Taiwanese Food Is Having a Moment in NYC—Here’s Where to Eat It

Taiwanese food isn’t new to New York City—mainstays like Main Street Taiwanese Gourmet in Flushing and Taiwanese Specialties in Elmhurst have been operating in Queens for ages—but lately there’s been a new generation of restaurants cropping up, each out to showcase what the island’s unique cuisine has to offer.

As chef and Taiwan native Eric Sze explains, “Taiwan is so diverse. You have the Chinese who came over after generations of Japanese rule, so the food takes influences from so many different cultures.” Sze, who’s currently recipe testing for his upcoming St. Marks restaurant 886, plans on introducing New Yorkers to the stir-fries and street food he grew up with. Until then, here’s where you can seek out the new (and delicious) wave of Taiwanese eats.

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Beef Noodle Soup: Ho Foods

Homesick for Taiwanese beef noodle soup, Richard Ho takes matters into his own hands at this pint-sized East Village shop. Using his mom’s recipe as inspiration, Ho doles out bowl after bowl of a comforting broth that takes a full ten hours to complete. It’s kicked up with Sichuan peppercorn, spices and doubanjiang (a fermented broad-bean paste), and served with pasture-raised beef shank, pickled mustard greens and your choice of thick or thin noodles.

10 E. Seventh St.;

Pastries: Bake Culture

Founded by a trio of former pop stars—basically, the Nick Carters and Justin Timberlakes of Taiwan—this bakery recently opened its first stateside outposts in Chinatown and Flushing, pushing a rotating lineup of more than 200 baked goods. Specialties from the island nation include pineapple cakes (think shortbread-like Fig Newtons with a jammy fruit filling) and taro balls (flaky, lavender-hued orbs stuffed with a sweetened paste made from the root).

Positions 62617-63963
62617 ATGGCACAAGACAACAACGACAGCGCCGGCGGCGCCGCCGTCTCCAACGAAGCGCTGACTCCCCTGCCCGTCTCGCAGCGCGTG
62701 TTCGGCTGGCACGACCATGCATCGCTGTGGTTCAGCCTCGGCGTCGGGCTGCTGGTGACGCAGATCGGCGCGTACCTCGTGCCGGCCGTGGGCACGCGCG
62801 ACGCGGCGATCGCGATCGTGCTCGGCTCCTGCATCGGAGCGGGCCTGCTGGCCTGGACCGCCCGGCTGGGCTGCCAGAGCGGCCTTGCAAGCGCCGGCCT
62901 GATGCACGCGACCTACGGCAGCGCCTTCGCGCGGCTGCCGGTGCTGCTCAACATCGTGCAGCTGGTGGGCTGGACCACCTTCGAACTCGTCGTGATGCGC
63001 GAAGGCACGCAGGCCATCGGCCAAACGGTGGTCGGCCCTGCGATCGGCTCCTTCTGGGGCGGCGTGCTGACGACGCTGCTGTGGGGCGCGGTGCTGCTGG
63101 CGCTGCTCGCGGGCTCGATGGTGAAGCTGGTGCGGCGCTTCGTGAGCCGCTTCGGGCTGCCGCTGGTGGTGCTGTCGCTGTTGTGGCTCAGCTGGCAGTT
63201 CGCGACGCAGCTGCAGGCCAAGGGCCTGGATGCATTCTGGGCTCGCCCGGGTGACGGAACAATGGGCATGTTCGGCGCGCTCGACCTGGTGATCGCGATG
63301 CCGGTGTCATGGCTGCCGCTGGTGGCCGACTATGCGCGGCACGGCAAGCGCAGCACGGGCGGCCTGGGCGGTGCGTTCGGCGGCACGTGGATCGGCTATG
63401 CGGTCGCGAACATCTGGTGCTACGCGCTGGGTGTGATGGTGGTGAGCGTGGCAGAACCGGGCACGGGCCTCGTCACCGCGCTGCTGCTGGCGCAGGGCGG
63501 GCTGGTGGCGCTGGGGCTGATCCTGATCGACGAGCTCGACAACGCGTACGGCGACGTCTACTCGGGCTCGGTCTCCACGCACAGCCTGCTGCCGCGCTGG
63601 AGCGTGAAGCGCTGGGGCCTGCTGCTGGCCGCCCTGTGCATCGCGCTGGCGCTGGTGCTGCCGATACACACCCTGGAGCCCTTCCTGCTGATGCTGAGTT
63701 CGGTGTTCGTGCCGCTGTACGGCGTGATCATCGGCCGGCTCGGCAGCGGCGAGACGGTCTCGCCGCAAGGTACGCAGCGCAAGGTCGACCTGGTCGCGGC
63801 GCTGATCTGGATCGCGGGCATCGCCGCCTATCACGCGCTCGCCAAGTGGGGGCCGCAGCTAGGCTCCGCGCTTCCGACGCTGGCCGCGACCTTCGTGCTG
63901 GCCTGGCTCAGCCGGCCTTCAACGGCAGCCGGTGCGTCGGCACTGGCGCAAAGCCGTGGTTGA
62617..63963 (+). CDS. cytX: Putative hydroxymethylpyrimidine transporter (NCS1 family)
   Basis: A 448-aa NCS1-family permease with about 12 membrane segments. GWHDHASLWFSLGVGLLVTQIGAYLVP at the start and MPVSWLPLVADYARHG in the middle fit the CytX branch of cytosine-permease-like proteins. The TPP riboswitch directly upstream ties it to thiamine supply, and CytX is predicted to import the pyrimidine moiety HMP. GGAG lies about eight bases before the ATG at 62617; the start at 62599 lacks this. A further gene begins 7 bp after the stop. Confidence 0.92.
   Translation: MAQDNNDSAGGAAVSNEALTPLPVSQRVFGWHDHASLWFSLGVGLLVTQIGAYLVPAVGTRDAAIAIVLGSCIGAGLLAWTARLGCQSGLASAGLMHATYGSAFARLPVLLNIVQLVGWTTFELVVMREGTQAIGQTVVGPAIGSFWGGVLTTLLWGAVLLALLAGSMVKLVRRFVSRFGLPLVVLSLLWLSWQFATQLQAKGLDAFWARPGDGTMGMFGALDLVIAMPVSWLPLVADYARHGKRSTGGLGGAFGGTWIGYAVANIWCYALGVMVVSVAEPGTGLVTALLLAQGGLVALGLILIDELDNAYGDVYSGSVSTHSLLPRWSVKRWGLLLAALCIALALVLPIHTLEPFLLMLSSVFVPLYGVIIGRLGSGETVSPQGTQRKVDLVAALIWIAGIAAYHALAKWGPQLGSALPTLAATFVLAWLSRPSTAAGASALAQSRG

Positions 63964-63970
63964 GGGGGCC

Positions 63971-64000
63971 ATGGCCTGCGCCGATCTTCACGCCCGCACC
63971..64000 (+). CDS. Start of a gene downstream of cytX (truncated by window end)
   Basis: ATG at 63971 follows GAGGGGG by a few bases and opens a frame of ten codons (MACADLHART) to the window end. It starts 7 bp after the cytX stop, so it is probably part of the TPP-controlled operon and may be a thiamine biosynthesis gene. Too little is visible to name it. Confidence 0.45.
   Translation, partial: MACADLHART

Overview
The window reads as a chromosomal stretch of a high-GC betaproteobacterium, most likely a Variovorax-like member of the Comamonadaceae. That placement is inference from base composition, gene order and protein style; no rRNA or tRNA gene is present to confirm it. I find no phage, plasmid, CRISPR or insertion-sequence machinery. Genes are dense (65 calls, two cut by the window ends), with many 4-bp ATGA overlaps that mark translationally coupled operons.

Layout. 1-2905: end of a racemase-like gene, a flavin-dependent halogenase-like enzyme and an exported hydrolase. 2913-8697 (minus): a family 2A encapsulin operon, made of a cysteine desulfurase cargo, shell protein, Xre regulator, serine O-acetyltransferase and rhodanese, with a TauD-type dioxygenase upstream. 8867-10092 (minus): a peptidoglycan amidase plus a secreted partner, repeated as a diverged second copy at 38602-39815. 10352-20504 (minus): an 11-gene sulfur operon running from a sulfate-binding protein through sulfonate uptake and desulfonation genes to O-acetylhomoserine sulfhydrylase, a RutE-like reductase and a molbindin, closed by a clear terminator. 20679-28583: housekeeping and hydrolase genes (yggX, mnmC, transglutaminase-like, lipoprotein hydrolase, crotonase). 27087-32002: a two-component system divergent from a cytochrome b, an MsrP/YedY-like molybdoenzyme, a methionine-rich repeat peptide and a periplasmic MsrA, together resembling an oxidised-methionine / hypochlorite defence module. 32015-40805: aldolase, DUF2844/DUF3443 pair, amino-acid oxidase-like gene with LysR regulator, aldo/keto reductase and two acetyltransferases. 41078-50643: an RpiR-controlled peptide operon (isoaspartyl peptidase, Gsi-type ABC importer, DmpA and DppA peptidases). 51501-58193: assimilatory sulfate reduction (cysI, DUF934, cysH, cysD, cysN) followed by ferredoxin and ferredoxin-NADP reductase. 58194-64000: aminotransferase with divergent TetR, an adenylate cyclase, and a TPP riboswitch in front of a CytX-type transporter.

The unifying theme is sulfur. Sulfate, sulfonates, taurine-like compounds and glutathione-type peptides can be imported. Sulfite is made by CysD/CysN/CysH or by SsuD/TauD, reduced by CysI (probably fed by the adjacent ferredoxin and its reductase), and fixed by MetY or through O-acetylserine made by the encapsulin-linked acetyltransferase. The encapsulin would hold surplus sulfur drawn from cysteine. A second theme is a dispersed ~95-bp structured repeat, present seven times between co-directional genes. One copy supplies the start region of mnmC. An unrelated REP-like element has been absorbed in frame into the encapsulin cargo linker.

Multiple locations;

Modern Taiwanese: Win Son

A collaboration between Trigg Brown (Upland) and Josh Ku (a property manager), the red-hot Williamsburg eatery offers up a bold interpretation of Taiwanese cooking. There are many familiar dishes on the menu, each tweaked slightly with welcome changes—the oyster pancake is studded with Beausoleil bivalves and celery root, while lu rou fan (braised pork rice) comes with minced belly and fermented Chinese broccoli. There’s only one dessert, but it’s a must-order: a vanilla ice cream sandwich draped in condensed milk with fried peanuts and cilantro.

159 Graham Ave., Brooklyn;

Bubble Tea: Boba Guys

Yes, bubble tea is nearly as ubiquitous as Starbucks coffee thanks to international chains such as Vivi’s, Gong Cha and Kung Fu Tea, but this West Coast import goes above and beyond the typical powdered mix. Using top-quality ingredients—real tea, organic milk from Battenkill Valley Creamery, housemade syrups—boba-ristas pour a mix of classic drinks (milk tea, matcha latte) and less traditional options (horchata, strawberry tea fresca) inspired by the brand’s California roots.

Multiple locations;

Scallion Pancake: Mimi Cheng’s

When Hannah and Marian Cheng opened an outpost of their dumpling shop in Nolita, they also expanded the menu to include more Taiwanese eats. “Taiwanese food is the food that we grew up on at home and while visiting our relatives in Taipei,” the sisters explain. Along with beef noodle soup and street cart-style greens, they also added a breakfast wrap (available only on weekends) that fills a scallion pancake with scrambled eggs, cheddar, mushrooms, avocado and spinach.

380 Broome St.;

Taro Balls: Meet Fresh

Soft, mochi-like taro balls—different from the ones at Bake Culture—are the pride of this Taiwan chain, which highlights the springy delicacy in bowls with red bean, sweet potato and more. There are also herbal jellies (an inky-hued dessert staple that’s super refreshing), shave ice and tofu puddings that keep this just-opened import perpetually packed. 

37 Cooper Sq.;

Fried Chicken: Yumpling

That mouthwatering scent wafting out of this roving food truck? That's Taiwanese-style fried chicken. The pieces of crispy, salt-and-pepper-crusted bird come in one of two forms: as the finishing garnish on a minced pork belly rice bowl or sandwiched between a Martin's potato roll with fresh Thai basil, scallions and Yumpling's housemade basil aioli.  

Roving location;

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